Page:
Alice and Bob are following the Diffie–Hellman Secret Key Exchange Protocol with $p = 101$ (the prime number $p$), $g=2$ (the generator of $\mathbb{Z}^*_p$), $x=11$ (the private key of Alice), $y=13$ (the private key of Bob). What is the shared secret key between Alice and Bob?

• What is the Diffie–Hellman Secret Key Exchange Protocol ?
I already have an idea about this protocol from this Coursera course. Here is an example from Wikipedia:

The simplest and the original implementation of the protocol uses the multiplicative group of integers modulo p, where p is prime, and g is a primitive root modulo p. These two values are chosen in this way to ensure that the resulting shared secret can take on any value from 1 to p–1. Here is an example of the protocol

1. Alice and Bob publicly agree to use a modulus $p = 23$ and base $g = 5$ (which is a primitive root modulo 23).
2. Alice chooses a secret integer $a = 4$, then sends Bob $A = g^a \bmod p$
• $A = 5^4 \bmod 23 = 4$
3. Bob chooses a secret integer $b = 3$, then sends Alice $B = g^b \bmod p$
• $B = 5^3 \bmod 23 = 10$
4. Alice computes $s = B^a \bmod p$
• $s = 10^4 \bmod 23 = 18$
5. Bob computes $s = A^b \bmod p$
• $s = 4^3 \bmod 23 = 18$
6. Alice and Bob now share a secret (the number 18).

Let’s apply the above procedure to this problem.

1. Alice and Bob publicly agree to use a modulus $p = 101$ and base $g = 2$ (which is a primitive root modulo 101).
2. Alice chooses a secret integer $a = 11$, then sends Bob $A = g^a \bmod p$
• $A = 2^{11}\bmod101 = 28$
3. Bob chooses a secret integer $b = 13$, then sends Alice $B = g^b \bmod p$
• $B = 2^{13}\bmod101 = 11$
4. Alice computes $s = B^a\bmod p$
• $s = 11^{11}\bmod101 = 86$
5. Bob computes $s = A^b\bmod p$
• $s = 28^{13}\bmod101 = 86$
6. Alice and Bob now share a secret (the number 86).

Hence, the solution of this problem is 86. Here’s some additional information:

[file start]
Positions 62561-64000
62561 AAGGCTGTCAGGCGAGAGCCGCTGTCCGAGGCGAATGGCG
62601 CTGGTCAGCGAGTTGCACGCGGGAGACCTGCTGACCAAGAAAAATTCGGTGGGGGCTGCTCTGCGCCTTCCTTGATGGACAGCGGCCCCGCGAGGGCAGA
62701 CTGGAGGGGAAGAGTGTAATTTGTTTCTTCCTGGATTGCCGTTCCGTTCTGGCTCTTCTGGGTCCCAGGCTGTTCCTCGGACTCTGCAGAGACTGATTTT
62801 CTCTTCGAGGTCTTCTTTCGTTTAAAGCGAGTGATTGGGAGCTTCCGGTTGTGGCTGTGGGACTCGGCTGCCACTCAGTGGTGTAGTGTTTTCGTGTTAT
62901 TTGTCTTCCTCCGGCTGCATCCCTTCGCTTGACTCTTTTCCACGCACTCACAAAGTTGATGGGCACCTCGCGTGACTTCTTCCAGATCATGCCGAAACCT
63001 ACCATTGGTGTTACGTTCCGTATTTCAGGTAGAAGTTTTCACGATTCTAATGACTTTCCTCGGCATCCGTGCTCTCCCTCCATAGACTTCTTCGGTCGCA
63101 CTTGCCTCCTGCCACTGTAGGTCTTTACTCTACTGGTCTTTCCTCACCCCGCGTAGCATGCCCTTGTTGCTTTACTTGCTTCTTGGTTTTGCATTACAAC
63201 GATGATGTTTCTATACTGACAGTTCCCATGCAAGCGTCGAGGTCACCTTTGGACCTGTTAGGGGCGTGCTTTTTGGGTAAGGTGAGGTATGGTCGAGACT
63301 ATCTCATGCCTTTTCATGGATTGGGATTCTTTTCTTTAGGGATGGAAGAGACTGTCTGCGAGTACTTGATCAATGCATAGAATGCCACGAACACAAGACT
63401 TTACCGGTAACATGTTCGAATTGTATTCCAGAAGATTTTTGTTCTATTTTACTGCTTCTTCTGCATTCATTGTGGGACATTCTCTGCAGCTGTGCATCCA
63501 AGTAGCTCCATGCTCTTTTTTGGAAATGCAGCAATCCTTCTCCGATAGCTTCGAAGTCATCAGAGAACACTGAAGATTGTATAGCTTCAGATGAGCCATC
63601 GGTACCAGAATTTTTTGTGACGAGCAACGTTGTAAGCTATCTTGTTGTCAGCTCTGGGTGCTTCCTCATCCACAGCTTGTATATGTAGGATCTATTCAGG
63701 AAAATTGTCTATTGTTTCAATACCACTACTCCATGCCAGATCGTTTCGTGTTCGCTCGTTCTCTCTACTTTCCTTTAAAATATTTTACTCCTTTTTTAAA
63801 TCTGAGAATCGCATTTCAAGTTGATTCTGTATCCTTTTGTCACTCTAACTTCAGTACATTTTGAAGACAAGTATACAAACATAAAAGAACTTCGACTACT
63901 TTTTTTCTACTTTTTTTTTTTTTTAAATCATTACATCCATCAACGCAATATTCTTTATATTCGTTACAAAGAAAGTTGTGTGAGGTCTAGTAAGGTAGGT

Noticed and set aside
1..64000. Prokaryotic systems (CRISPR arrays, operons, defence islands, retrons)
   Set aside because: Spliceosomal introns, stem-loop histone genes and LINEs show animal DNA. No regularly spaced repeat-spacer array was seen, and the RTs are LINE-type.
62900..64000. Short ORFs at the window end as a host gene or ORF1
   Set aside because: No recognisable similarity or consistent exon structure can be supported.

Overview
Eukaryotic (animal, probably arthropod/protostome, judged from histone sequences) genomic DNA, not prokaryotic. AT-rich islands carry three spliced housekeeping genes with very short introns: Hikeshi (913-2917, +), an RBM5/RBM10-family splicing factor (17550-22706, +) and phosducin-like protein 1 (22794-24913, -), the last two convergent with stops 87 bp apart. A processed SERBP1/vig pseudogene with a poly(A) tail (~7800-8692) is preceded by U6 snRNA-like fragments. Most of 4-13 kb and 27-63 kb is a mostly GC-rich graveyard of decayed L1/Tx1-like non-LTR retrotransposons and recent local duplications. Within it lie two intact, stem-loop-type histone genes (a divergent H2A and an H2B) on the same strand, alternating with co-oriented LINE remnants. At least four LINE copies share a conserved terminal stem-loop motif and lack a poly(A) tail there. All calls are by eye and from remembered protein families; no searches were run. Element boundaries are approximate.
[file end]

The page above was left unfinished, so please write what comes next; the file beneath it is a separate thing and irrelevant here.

• What is a primitive root modulo?
wikipedia: $g$ is a primitive root modulo $n$ if for every integer $a$ coprime to $n$, there is an integer $k$ such that $g^k \equiv a \bmod n$. Note that $g$ is a primitive root modulo $n$ if and only if $g$ is a generator of the multiplicative group of integers modulo $n$.

• What is the multiplicative group of integers modulo $n$?
wikipedia: The integers coprime (relatively prime) to $n$ from the set $\{0,1,\dots ,n-1\}$ of n non-negative integers form a group under multiplication modulo $n$, called the multiplicative group of integers modulo $n$.

• What is a group (algebra)?
wikipedia: A group is a set equipped with a binary operation that combines any two elements to form a third element in such a way that four conditions called group axioms are satisfied, namely closure, associativity, identity and invertibility.

So, an example of a multiplicative group of integers modulo n might be $$(\mathbb{Z}_5^*, *)$$ where $\mathbb{Z}_5^* = \{x : gcd(x, 5) = 1\}$ i.e. $\mathbb{Z}_5^* = \{1, 2, 3, 4\}$ and $a * b = ab \bmod 5$. We can verify that the four group axioms are satisfied. I’ll go into more detail if a future problem requires me to do so. For now, I’ll end here.